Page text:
Ophthalmic anti-inflammatory medicines are used in the eye to lessen problems that can occur during or after some kinds of eye surgery. Sometimes, the pupil of the eye gets smaller during an operation. This makes it more difficult for the surgeon to reach some areas of the eye. Some of these medicines are used to help prevent this. Also, some of them are used after eye surgery, to relieve effects such as inflammation or edema (too much fluid in the eye).
Ketorolac is a nonsteroidal anti-inflammatory drug (NSAID) that works by reducing hormones that cause inflammation and pain in the body.
Acular (for the eye) is used to relieve eye itching caused by seasonal allergies.
Acular is also used to reduce swelling, pain, and burning or stinging after cataract surgery or corneal refractive surgery.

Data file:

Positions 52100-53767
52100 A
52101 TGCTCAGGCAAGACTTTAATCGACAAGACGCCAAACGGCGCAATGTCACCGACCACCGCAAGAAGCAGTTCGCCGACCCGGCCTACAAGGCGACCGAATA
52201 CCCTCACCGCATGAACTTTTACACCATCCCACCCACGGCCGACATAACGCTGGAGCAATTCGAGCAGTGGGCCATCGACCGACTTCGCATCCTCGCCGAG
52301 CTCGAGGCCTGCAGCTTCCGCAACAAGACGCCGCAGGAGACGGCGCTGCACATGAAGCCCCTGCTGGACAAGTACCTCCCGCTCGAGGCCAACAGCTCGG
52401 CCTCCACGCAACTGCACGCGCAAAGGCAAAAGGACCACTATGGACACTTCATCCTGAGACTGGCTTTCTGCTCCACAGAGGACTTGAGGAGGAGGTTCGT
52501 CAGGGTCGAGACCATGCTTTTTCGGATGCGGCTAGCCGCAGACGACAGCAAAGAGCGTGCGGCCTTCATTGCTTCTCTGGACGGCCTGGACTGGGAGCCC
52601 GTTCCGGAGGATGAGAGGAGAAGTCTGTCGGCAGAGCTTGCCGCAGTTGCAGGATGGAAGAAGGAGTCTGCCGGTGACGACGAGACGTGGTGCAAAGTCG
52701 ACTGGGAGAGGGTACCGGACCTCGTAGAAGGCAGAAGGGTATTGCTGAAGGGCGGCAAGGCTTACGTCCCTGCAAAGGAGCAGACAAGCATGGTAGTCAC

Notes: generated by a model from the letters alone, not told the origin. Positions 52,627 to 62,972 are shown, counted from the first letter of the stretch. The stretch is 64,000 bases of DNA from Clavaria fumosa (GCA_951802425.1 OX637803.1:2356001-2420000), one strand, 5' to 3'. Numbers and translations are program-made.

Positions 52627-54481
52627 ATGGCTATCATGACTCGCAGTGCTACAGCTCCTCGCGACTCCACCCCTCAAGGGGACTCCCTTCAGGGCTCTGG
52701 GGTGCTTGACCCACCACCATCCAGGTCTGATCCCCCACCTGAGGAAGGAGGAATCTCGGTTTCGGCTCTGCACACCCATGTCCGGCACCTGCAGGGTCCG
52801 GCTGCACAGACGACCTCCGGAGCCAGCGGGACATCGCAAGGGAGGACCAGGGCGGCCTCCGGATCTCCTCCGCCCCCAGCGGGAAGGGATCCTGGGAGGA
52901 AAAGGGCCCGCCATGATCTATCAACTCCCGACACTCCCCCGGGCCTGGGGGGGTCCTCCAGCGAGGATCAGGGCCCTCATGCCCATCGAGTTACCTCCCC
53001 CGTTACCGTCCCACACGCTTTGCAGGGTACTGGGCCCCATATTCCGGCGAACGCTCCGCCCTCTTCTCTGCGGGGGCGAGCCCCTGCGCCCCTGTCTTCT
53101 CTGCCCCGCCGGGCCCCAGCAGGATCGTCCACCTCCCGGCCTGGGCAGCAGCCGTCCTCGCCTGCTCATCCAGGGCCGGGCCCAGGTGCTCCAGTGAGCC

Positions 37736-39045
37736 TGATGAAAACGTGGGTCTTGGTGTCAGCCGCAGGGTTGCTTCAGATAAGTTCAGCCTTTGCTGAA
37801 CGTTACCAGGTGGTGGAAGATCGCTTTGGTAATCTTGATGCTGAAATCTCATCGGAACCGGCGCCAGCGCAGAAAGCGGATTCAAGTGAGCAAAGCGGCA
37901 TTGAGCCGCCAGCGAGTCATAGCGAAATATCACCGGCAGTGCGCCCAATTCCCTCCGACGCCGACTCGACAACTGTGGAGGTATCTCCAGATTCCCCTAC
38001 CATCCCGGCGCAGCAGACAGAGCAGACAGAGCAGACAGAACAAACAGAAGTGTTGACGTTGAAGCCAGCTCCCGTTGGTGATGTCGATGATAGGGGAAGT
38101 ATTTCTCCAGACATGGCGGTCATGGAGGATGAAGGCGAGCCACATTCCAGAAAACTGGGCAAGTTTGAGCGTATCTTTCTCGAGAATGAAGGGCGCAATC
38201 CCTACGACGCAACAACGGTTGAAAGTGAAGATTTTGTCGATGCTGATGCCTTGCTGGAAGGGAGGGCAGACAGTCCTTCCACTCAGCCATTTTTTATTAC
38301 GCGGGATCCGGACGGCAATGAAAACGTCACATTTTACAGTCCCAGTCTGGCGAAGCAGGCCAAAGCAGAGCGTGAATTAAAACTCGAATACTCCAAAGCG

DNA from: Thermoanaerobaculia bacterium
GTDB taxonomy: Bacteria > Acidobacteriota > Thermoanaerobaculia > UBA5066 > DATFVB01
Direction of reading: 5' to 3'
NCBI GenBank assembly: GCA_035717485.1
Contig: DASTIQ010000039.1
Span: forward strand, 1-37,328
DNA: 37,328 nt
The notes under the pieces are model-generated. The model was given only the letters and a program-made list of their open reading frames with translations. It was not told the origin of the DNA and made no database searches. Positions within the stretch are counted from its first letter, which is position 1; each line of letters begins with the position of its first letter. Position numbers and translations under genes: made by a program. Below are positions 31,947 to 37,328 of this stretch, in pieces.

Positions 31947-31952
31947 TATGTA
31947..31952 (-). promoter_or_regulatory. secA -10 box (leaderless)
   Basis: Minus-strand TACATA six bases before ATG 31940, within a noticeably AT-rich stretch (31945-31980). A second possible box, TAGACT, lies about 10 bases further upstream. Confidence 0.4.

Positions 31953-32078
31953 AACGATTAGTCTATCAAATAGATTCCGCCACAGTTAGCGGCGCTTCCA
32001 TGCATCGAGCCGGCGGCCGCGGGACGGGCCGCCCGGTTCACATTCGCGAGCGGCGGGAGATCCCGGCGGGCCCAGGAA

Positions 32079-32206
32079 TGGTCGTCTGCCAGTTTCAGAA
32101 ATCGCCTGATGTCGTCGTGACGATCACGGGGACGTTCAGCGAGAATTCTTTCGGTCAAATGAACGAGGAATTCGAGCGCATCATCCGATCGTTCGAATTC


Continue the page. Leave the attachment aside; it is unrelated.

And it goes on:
Follow all directions on your prescription label. Do not use this medicine in larger or smaller amounts or for longer than recommended.
Acular is used 2 to 4 times per day, depending on the condition you are treating. Follow your doctor's dosing instructions very carefully. Prolonged use of NSAID eye drops can lead to serious damage to your eyesight.
Do not use Acular while you are wearing contact lenses.
Wash your hands before using the eye drops.
To keep the medicine as germ-free as possible, do not touch the applicator tip to any surface (including the eye). Also, always keep the container tightly closed.
Check with your doctor immidiately if any of the following side effects occur while taking ketorolac ophthalmic:
What happens if I miss a dose?
Use the missed dose as soon as you remember. Skip the missed dose if it is almost time for your next scheduled dose. Do not use extra medicine to make up the missed dose.
An overdose of Acular is not expected to be dangerous. Seek emergency medical attention.
While using this medication, do not wear any contact lens that has not been approved by your doctor.